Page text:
Thursday, October 15, 2009

"Sale" on, o ship of state...

I just read in the Business section of The Globe and Mail that, thanks to the bailouts and free money from the US Federal Reserve, the banks down there are making big profits again, but that defaults by homeowners (and unemployment) continue to plague the country. I had this vision of the Titanic suddenly being righted and merrily sailing off to New York while all its passengers flailed about in the freezing waters of its wake. What's wrong with this picture?

Why is this being allowed? I don't understand why the US Congress didn't make the bailout contingent on the banks getting their boots off the necks of homeowners. Why didn't they say something like "here's the money, but those loans now belong to us... go, sinner, and sin no more!"? Let the government deal with people in danger of losing their homes, while those same taxpayers foot the bill for the banks to throw off the crutches and run to bigger and better yachts for everyone?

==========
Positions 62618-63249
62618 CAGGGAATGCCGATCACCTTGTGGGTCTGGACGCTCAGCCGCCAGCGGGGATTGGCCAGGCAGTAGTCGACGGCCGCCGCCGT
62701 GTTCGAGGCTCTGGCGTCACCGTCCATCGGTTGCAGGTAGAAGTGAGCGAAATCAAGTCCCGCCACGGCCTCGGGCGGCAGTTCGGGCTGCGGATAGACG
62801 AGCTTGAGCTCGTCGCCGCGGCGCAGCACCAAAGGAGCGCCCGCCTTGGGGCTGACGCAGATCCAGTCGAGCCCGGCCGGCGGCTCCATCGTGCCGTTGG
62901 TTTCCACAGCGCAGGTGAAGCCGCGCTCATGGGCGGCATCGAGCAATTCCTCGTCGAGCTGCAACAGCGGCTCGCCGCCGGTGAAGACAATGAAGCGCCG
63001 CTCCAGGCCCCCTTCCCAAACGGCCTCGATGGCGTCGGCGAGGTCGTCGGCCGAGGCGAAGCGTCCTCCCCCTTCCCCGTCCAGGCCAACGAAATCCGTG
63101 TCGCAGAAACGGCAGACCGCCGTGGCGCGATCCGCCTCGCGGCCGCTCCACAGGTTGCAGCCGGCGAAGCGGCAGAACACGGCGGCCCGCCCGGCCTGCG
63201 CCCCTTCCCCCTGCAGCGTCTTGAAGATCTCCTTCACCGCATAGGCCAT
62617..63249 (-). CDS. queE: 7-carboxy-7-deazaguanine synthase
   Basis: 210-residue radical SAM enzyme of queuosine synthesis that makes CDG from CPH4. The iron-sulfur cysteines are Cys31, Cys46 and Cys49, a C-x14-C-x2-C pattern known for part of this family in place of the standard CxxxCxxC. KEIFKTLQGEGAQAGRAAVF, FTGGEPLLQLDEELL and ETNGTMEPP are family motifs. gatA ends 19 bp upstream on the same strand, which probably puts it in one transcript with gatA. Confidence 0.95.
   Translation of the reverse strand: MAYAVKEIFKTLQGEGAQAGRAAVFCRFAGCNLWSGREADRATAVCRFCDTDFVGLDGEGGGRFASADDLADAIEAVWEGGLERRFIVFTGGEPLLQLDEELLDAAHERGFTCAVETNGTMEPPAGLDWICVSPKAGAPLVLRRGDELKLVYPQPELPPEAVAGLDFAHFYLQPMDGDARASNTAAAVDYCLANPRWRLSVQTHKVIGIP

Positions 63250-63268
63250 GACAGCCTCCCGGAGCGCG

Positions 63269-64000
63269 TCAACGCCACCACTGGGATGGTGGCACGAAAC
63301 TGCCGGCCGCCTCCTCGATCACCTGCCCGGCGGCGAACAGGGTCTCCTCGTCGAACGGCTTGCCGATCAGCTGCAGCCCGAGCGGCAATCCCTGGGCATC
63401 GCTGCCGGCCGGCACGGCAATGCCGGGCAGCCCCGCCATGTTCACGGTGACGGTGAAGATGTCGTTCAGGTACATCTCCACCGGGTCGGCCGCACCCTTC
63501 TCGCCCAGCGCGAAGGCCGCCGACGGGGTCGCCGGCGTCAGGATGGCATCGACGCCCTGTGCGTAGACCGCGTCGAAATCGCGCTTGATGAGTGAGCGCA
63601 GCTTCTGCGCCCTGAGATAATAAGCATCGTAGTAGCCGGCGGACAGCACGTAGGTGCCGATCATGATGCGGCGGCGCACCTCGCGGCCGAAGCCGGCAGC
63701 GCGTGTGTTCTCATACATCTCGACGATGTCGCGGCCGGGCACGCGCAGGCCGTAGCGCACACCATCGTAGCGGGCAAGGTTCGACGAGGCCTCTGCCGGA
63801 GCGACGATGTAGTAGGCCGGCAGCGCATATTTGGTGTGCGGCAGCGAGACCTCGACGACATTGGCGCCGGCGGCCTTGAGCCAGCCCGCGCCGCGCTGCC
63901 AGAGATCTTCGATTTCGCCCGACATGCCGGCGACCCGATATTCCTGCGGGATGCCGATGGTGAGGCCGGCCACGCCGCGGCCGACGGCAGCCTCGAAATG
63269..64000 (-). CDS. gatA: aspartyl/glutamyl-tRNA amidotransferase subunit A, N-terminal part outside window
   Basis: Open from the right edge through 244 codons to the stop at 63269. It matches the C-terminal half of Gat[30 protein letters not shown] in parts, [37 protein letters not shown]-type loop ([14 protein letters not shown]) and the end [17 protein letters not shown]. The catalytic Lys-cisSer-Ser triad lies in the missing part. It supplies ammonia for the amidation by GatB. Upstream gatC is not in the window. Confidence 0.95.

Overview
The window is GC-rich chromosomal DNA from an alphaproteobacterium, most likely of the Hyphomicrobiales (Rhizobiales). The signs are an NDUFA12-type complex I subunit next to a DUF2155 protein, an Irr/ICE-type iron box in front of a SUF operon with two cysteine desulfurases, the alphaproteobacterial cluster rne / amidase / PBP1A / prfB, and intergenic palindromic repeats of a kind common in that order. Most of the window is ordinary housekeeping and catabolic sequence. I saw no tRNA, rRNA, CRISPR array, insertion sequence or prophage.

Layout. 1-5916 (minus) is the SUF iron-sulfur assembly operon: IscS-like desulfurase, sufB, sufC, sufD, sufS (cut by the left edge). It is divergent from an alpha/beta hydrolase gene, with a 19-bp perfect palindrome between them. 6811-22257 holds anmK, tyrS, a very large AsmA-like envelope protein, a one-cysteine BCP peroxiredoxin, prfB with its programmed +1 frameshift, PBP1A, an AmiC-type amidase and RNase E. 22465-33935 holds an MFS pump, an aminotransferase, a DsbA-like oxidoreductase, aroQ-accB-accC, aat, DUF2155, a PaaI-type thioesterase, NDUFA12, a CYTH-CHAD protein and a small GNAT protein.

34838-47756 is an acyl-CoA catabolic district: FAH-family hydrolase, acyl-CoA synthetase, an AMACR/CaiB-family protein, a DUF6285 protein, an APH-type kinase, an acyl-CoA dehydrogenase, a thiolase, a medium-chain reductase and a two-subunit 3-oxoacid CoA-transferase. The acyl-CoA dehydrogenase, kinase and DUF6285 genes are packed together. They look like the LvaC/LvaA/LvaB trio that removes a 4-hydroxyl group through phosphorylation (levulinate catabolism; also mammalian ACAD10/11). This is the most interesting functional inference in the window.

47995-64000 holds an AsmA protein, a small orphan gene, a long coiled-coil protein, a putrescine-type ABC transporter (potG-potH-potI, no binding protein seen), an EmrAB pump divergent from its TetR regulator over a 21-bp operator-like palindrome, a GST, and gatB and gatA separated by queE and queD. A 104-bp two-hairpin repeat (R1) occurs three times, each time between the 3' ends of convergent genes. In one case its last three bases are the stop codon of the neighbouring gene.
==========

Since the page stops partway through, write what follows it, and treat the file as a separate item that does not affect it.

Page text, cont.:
But they didn't do that. They handed out the money, and the banks kept the loans... and, eventually, the homes.

I'm not saying this is particular to the United States. Capitalistic venality is capitalistic venality no matter where we walk the Earth. But it shouldn't have been done this way. After health, a home is the most fundamental thing. How do you get hired if you don't have an address? How do you register to vote and get action from a representative? I know people will get exorcised about the idea that some people would take advantage... but so what? So someone takes advantage and manages to keep a roof over his head. The banks aren't out anything; they just got paid off! They're happy, and millions of people don't wind up on the street, but have a warm, safe place to wait out the recovery of the economy. Neighbourhoods in Detroit and Cleveland and Los Angeles wouldn't look like war zones. The government would know who owes what; they could find a way to be paid back without disinheriting millions of men, women, and children, surely.

Why wasn't it done that way?

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